“I need you to do handle Mr. Mohar’s new building project, Maha. We need that project to succeed and then we can all have a luxury holiday!”
I snapped out of my trance and saw everyone looking at me questioningly. “Yes. I understand,” I lied. I smiled confidently hoping they would all believe it. After a long silence, Amit seemed convinced and said, “Good. Get to work.”
I went back to my office and stared out the window. An office on the top floor, a luxury apartment in the city, a reputation for being the best engineer in town, and more money than I know what to do with; most people would kill for this life.
Only, I felt like I needed more. My job, something that I felt very proud of, doesn’t make me feel complete anymore. “Something needs to change,” I said out loud.
“Talking to oneself is a sign of genius,” Amit said as he came in. “What is going on?” Surprisingly, I asked Amit to give the project to someone else because I need to go away for a while to find something important. He looked at me with empathy and said, “You are my best project manager but you need to take care of yourself first. When you’re ready to come back, we’ll be here.”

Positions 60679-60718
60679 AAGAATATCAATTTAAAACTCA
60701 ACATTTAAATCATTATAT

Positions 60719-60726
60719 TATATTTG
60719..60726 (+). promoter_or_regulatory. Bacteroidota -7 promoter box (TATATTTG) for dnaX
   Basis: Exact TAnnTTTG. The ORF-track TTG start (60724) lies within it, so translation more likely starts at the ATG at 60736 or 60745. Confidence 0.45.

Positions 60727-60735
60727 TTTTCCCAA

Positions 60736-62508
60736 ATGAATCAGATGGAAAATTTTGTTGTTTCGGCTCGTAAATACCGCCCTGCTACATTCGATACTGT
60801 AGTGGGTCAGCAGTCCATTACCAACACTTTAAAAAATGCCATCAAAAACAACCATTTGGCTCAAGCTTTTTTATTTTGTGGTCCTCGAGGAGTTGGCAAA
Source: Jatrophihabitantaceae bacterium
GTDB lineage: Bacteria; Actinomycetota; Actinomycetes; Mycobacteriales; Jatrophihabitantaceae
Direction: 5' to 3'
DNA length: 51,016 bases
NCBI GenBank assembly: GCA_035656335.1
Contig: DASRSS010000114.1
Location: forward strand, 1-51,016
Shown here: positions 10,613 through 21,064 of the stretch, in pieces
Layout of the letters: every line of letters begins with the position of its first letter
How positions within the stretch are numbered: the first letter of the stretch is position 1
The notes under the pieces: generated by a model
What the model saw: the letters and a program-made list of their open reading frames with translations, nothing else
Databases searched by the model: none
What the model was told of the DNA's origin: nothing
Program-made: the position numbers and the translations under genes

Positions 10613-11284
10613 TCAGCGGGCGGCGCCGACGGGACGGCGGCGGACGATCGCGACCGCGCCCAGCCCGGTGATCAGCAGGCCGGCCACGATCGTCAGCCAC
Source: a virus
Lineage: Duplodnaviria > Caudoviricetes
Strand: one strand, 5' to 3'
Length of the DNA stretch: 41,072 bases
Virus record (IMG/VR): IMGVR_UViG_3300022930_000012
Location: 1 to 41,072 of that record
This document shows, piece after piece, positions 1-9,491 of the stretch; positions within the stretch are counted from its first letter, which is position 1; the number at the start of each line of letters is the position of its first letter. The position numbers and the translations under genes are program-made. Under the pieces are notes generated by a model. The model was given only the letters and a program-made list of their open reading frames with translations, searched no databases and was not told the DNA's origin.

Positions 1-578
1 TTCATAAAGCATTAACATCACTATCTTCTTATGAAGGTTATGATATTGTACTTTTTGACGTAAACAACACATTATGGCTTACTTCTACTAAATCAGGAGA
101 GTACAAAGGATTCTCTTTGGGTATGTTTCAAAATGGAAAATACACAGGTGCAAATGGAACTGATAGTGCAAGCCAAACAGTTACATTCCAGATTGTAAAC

I left the office, walked home, and read about people who felt incomplete with their lives and who found purpose in volunteering. I found a nonprofit organization that provides free education for disadvantaged children in Punjab, my hometown. It’s called the Harnand Foundation. I contacted them asking for more information about volunteering as a Math teacher and they responded promptly.
48 hours and several more emails later, I was on a plane to Punjab. Another 48 hours and I was standing in front of 20 students. Their stories and dreams are inspiring, lofty and amazing.
They all looked at me with smiling, eager faces. I can help these kids make their dreams come true. In Harnand Foundation, I get to be a part of making these kids’ lives and their families’ lives better. I would save them from poverty and ignorance. I felt truly happy.
As the first day went by, I had a bigger realization. I’m not saving their lives; they are saving mine.